How much organ jazz does one really need? This album certainly raises the question. Ultimately the organ is best suited for gospel and blues-tinged workouts as Jimmy Smith proved. Ventures into much varied material, such as bossa novas and ballads, can be sketchy. Larry Young was one of the few who successfully expanded the range the instrument could occupy. This points to one of the faults of this CD; the quartet wanders into territories that seem ill fitting for the context.
At least these sessions benefit from two gifted instrumentalists in Sonny Stitt and Grant Green. Stitt, by this time an elder statesman, is in top form. Green comps better than ever, suggesting that he spent the last few years in hiatus honing his chops. On the more straightforward numbers, like Patterson’s “Brothers 4” and Green’s “Donny Brook”, the quartet reaches a level of excellence equal to any combo of the time. Other tunes prove that Berlin and Bacharach don’t quite work in this format. The second half of the album, where the Brothers stick to more standard fare, is much more successful and plays to the strengths of all involved.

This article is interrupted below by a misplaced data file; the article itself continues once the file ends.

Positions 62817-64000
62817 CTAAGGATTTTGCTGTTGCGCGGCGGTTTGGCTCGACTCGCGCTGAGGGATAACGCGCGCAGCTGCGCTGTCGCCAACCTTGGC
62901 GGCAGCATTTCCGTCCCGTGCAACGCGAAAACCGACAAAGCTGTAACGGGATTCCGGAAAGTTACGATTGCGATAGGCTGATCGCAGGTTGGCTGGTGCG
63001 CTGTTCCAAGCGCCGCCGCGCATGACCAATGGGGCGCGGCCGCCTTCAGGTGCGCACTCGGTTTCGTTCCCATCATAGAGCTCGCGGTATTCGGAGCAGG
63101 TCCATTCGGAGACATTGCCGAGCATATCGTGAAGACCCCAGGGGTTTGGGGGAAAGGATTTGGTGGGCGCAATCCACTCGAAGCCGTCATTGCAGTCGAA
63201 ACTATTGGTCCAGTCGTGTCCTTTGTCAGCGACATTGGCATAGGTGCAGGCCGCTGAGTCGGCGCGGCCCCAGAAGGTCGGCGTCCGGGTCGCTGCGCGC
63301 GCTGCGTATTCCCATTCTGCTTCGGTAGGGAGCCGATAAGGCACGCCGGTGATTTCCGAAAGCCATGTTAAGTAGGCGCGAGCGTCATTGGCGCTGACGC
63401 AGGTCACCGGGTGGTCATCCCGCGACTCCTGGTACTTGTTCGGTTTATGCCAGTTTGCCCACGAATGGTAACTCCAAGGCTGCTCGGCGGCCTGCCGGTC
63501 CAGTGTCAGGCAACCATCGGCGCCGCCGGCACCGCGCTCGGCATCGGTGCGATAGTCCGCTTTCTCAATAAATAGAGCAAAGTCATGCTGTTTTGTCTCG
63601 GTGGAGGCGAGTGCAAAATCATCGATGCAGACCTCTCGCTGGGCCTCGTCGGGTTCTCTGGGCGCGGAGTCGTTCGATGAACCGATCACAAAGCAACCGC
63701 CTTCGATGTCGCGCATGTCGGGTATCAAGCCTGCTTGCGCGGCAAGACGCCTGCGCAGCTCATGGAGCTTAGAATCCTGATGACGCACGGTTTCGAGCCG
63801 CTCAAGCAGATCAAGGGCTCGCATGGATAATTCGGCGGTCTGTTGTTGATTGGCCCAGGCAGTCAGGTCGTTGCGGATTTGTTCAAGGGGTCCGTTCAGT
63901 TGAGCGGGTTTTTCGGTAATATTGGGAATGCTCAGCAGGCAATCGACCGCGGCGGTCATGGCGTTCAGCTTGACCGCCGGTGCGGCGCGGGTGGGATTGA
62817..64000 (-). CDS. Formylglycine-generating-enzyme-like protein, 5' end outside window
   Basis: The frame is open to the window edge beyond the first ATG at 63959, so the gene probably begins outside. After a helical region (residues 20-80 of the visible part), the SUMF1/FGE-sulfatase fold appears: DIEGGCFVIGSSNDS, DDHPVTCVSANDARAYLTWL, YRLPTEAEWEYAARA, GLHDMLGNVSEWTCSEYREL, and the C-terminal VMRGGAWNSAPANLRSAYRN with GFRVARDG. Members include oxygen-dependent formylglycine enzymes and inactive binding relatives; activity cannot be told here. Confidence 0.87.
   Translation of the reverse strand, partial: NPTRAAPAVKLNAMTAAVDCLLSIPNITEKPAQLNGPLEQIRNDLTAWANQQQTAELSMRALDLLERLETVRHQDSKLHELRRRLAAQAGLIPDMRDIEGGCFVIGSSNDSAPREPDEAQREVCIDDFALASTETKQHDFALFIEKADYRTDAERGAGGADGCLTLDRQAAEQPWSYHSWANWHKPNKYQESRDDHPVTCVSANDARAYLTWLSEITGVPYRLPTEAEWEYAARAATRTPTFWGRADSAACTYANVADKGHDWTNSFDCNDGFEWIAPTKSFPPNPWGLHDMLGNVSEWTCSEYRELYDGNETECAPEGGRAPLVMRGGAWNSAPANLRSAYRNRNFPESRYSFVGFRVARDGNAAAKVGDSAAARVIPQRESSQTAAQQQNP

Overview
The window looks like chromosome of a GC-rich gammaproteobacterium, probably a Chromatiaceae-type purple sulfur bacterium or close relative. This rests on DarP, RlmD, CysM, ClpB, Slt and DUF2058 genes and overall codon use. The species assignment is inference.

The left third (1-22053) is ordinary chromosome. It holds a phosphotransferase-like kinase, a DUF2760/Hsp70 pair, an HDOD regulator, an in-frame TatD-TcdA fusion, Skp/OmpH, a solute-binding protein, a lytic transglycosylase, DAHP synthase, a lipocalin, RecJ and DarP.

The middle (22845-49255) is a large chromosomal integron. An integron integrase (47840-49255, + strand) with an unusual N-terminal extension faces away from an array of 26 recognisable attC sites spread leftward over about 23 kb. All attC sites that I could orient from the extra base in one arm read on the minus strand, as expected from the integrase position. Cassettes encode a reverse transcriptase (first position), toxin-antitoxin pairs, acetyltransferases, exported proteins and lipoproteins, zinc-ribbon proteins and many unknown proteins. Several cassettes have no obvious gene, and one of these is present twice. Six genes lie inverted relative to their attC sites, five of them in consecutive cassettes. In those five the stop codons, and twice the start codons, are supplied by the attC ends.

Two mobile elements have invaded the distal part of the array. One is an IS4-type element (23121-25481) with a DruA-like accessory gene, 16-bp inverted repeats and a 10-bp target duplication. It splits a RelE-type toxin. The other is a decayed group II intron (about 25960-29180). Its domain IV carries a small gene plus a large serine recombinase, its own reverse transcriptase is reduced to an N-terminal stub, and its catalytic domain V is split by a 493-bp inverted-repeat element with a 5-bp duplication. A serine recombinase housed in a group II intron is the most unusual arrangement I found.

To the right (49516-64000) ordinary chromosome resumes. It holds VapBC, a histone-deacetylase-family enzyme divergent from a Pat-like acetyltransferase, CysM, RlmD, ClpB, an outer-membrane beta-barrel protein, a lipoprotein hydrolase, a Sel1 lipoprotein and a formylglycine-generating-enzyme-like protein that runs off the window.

Ironically, this album is emblematic of a time when jazz itself was trying to find an identity in the wake of the death of Coltrane and the advent of rock and roll. Whether or not this album is worth your time depends on your interest in this setting, or whether you are one of the many who see it as a mission to acquire all of Green’s recordings. Fans of organ jazz are likely to find something of value here; those with a passing interest in it would do well to stick with The Sermon or Unity and skip this one.
Brothers 4, Creepin' Home, Alexander's Ragtime Band, Walk On By, Donny Brook, Mud Turtle, St. Thomas, Good Bait, Starry Night, Tune Up.
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